AML Pullman Standard 4750 ft3 Covered Hopper Fixes & Kadee Body Mount Couplers

 

AML Pullman Standard 4750 ft3 Covered Hopper Fixes & Kadee Body Mount Couplers
Ted Doskaris
October 31, 2011
Rev GE-A
December 25, 2011
Rev GE-B:  added dimensional drawings - including definitive "S" Bend Clip  dimensions; added MKT car example material; added video

March 26, 2013

Rev GE-C: added Appendix A: Accommodating a Car having a Twisted Coupler Pad

August 3, 2014
Rev GE-D  added Appendix B: Weight added to the car for outdoor use



I now have several AML PS2 4750 cars as of this writing date.  Discussed below are the MKT and FRISCO cars.

The Frisco car is shown below.


The American Main Line (AML) Pullman Standard (PS2) 4750 car's roof hatches can be opened, but care should be taken when closing them so that they are fully seated.


There are two sliding hopper dump doors per bay on the under belly of the car.  The picture below shows the doors open - exposing a screw for attaching the under frame spine.

 

The AML PS covered hopper car is a well detailed and crafted car with absolutely beautifully made all metal roller bearing type trucks (plastic bearing caps & brake shoes, excepted) having the nicest finished metal wheels I have seen to date.


Note the factory truck mounted coupler is on a metal bracket that is fastened to the truck's bolster with two small screws.  Only the AML factory coupler is plastic here.  These parts are to be removed when using body mount couplers.


The wheels are superb and roll smoothly on the track rails.  They appear to plated, and a magnet is attracted to them.


One issue noticed with the trucks was a squeaking noise that sometimes occurs when the car was operated on a curve track as the axles tend to skew opposite from one-another.  The noise is caused by the plastic brake shoe being marginally close to the wheel flange during this circumstance.  In this regard, I have determined different ways to fix this that is the subject of another article; see  "Optimizing the AML Metal Roller Bearing Truck", also, hosted on Greg's. Web site.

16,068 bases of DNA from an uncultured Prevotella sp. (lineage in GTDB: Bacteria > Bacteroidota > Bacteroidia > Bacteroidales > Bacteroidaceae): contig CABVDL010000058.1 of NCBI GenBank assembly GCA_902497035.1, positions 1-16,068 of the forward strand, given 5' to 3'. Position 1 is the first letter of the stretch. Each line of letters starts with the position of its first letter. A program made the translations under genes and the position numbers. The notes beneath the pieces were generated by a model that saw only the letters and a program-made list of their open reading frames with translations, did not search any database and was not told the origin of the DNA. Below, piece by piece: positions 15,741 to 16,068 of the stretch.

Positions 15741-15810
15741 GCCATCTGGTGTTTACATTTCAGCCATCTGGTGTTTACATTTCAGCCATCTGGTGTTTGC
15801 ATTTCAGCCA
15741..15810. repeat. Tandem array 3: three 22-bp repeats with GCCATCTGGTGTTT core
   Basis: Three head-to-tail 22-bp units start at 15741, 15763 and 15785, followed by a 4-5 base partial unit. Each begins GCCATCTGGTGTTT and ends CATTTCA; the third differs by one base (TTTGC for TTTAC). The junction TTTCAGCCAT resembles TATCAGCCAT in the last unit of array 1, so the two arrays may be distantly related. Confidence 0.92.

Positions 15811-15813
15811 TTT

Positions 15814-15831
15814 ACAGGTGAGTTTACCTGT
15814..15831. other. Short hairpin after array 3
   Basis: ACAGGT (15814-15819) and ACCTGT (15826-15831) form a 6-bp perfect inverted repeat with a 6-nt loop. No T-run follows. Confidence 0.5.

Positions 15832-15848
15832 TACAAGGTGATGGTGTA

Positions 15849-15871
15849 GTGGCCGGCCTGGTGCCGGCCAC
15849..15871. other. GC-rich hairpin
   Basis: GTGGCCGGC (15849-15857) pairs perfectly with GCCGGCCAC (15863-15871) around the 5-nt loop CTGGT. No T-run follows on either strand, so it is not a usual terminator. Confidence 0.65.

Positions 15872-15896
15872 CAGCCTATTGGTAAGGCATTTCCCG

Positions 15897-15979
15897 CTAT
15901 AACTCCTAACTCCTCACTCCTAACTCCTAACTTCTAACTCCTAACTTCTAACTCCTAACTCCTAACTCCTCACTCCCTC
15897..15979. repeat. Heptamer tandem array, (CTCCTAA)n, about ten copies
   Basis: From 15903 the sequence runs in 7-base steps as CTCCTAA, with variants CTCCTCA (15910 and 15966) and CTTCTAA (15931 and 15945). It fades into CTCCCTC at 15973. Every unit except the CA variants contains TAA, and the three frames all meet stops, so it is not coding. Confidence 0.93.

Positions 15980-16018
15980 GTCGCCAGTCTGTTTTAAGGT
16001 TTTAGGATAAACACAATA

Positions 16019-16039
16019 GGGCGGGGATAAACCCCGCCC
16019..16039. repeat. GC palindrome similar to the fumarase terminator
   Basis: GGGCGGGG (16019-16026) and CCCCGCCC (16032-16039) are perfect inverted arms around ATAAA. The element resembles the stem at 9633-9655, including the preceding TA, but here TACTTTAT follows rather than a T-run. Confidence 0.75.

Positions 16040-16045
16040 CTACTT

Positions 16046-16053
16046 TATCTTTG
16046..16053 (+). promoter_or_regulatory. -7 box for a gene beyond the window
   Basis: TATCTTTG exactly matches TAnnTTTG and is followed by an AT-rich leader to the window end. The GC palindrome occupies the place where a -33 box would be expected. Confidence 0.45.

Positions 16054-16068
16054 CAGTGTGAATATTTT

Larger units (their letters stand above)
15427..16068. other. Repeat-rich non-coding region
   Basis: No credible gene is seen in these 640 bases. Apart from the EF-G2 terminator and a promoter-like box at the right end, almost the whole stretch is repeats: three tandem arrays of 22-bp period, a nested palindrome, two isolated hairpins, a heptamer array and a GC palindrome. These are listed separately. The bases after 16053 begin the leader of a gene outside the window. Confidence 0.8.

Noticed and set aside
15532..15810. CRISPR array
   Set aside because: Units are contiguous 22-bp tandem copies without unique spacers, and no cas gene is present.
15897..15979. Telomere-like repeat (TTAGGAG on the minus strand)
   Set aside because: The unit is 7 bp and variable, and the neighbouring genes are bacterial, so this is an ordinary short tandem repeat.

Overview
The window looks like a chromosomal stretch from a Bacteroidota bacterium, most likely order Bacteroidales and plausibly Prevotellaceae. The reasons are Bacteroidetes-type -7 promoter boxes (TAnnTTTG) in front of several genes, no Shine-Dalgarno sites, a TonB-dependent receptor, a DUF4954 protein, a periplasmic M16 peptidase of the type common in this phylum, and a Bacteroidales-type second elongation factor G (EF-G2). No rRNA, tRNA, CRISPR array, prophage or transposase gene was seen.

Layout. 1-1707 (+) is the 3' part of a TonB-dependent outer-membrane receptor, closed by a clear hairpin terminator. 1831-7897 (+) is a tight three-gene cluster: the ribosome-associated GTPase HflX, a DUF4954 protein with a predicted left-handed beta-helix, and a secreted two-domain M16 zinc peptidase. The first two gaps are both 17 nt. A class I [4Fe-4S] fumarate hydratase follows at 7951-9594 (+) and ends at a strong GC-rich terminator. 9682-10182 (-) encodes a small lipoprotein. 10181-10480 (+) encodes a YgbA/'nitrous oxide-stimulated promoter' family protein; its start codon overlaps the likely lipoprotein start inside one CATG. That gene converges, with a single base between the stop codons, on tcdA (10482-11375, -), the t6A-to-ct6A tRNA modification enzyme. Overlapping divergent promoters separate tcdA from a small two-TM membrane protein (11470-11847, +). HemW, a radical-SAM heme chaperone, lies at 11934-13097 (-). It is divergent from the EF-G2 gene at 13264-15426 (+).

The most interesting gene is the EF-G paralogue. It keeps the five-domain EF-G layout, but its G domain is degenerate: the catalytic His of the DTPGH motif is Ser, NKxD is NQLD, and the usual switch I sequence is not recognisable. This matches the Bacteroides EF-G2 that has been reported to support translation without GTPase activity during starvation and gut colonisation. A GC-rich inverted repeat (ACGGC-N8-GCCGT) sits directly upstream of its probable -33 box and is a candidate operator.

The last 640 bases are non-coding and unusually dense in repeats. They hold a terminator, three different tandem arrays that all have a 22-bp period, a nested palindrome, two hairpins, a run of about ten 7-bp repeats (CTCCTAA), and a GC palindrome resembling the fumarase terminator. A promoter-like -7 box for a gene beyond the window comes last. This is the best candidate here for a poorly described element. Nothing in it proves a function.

The SLSF (aka Frisco) and MKT cars I purchased and received both suffered damage in the way of a detached under frame assembly (at both ends of the car).  The under frame spine relies on factory gluing to the car's upper body at the bulkheads above the truck pivot area without any mechanical fastening.  Given this inherently fragile fastening method, it's possible shipping damage occurred due to vibration during transport from the China factory, not just during local delivery from the retailer.


 

The MKT car shown below suffered damage like the Frisco car.

The failure of the factory glue joint can be seen in the above picture.  Note the blistered paint along the seam area where the glue only seems to have dissolved the paint while not effecting a bond.

With the weight of the metal truck assemblies (about a half pound each) dangling at the ends of the under frame, the cars I took out of the boxes was unusable. 


The Frisco car, also, had a dangling part, that was easily fastened with CA glue.  (This was a common problem with the USA Trains brand Cylindrical Hopper car, too.)

Another thing on a car to check are the positions of sliding doors on the under belly of the car.  These doors and the detail parts that secure them may have assumed unintended positions during shipping.


Since these cars were the most expensive freight cars I purchased to date, it was a bit disconcerting to have received them in such a damaged condition.  That said, I was able to not only fix it, but make it stronger than the factory before it had been damaged.  Along with the repairs, Kadee 906 centerset coupler assemblies were, also, installed.


Re-inforcing / Repair Method Done to the Car's Under Frame:

Step 1, Re-bonding the under frame:

The under frame can be re-bonded to the car body bulkheads by applying a bead of CA type glue.  This is best done with the car placed on its side and then holding the glue bottle whilst approaching the narrow bulkhead ridge surface as shown in the below picture.